| Conclusion|| |
This study concludes a strong association between chronic periodontitis and MeS. The association was independent of the various potential confounding risk factors affecting the chronic periodontitis such as age, gender, residential background, and tobacco consumption. Keeping in mind this association, dental professionals in general and periodontists in particular should take MeS into consideration when evaluating periodontitis.
We would like to thank all the patients who agreed to take part in the study, the administration of the dental college for granting permission to conduct the study, and the statistician for the statistical analysis.
Financial support and sponsorship
Conflicts of interest
There are no conflicts of interest.
| References|| |
Pihlstrom BL, Michalowicz BS, Johnson NW. Periodontal diseases. Lancet 2005;366:1809-20.
Watt RG, Petersen PE. Periodontal health through public health – The case for oral health promotion. Periodontol 2000 2012;60:147-55.
Eckel RH, Grundy SM, Zimmet PZ. The metabolic syndrome. Lancet 2005;365:1415-28.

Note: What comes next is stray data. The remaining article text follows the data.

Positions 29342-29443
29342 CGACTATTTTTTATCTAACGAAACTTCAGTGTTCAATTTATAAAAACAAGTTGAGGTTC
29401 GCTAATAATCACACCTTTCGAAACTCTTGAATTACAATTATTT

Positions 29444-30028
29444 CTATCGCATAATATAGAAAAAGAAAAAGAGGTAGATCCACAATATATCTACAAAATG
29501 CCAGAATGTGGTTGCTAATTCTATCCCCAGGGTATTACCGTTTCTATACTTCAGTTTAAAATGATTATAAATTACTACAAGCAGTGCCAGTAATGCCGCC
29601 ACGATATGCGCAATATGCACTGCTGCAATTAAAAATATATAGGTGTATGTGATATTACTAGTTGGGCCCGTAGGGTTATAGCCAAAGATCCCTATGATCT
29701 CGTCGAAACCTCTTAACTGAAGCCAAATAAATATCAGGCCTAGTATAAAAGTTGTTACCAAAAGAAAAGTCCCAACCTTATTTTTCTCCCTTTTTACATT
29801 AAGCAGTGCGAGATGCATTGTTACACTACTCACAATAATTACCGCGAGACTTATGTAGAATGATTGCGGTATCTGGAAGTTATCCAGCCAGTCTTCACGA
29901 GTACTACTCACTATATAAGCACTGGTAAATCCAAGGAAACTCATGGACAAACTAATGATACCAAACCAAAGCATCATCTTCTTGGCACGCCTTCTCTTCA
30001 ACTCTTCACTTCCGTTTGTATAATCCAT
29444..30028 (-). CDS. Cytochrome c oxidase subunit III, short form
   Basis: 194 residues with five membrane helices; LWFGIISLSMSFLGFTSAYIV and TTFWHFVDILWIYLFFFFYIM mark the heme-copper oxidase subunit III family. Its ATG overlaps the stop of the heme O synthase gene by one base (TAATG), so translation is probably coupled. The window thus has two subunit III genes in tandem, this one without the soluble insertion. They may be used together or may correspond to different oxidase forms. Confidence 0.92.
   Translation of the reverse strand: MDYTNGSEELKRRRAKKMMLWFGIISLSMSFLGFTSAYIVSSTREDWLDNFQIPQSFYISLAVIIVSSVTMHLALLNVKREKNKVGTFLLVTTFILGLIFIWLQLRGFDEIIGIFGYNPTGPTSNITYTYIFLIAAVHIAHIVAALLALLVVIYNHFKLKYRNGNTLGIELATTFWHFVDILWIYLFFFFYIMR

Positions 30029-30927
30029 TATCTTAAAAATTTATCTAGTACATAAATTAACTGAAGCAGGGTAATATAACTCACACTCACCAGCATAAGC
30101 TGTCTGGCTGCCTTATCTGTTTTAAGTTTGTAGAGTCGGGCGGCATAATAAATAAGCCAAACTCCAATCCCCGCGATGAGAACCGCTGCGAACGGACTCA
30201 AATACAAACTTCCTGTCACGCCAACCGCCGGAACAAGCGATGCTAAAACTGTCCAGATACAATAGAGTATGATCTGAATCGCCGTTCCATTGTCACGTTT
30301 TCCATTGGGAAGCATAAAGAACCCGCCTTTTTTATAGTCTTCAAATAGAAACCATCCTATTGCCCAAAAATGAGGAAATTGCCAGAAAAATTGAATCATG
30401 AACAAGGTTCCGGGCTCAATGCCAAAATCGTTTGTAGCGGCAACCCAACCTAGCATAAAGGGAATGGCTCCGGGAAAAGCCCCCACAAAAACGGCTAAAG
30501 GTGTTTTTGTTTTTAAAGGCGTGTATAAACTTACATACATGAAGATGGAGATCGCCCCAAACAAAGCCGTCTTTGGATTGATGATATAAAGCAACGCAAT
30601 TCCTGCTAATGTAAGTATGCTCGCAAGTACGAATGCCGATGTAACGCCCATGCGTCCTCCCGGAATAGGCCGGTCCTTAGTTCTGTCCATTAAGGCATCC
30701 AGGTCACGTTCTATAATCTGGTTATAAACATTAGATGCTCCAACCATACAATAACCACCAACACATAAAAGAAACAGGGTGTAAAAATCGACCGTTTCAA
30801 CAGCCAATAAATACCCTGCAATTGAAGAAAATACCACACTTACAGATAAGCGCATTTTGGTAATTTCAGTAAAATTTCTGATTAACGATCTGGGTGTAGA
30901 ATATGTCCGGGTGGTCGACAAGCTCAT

Cameron AJ, Shaw JE, Zimmet PZ. The metabolic syndrome: Prevalence in worldwide populations. Endocrinol Metab Clin North Am 2004;33:351-75.
Bullon P, Morillo JM, Ramirez-Tortosa MC, Quiles JL, Newman HN, Battino M. Metabolic syndrome and periodontitis: Is oxidative stress a common link? J Dent Res 2009;88:503-18.
Shimazaki Y, Saito T, Yonemoto K, Kiyohara Y, Iida M, Yamashita Y. Relationship of metabolic syndrome to periodontal disease in Japanese women: The Hisayama study. J Dent Res 2007;86:271-5.
Kushiyama M, Shimazaki Y, Yamashita Y. Relationship between metabolic syndrome and periodontal disease in Japanese adults. J Periodontol 2009;80:1610-5.
Morita T, Ogawa Y, Takada K, Nishinoue N, Sasaki Y, Motohashi M, et al.
Association between periodontal disease and metabolic syndrome. J Public Health Dent 2009;69:248-53.
Benguigui C, Bongard V, Ruidavets JB, Chamontin B, Sixou M, Ferrières J, et al.
Metabolic syndrome, insulin resistance, and periodontitis: A cross-sectional study in a middle-aged French population. J Clin Periodontol 2010;37:601-8.
Han DH, Lim SY, Sun BC, Paek D, Kim HD. The association of metabolic syndrome with periodontal disease is confounded by age and smoking in a Korean population: The Shiwha-Banwol environmental health study. J Clin Periodontol 2010;37:609-16.
Andriankaja OM, Sreenivasa S, Dunford R, DeNardin E. Association between metabolic syndrome and periodontal disease. Aust Dent J 2010;55:252-9.
Timonen P, Niskanen M, Suominen-Taipale L, Jula A, Knuuttila M, Ylöstalo P. Metabolic syndrome, periodontal infection, and dental caries. J Dent Res 2010;89:1068-73.
D'Aiuto F, Sabbah W, Netuveli G, Donos N, Hingorani AD, Deanfield J, et al.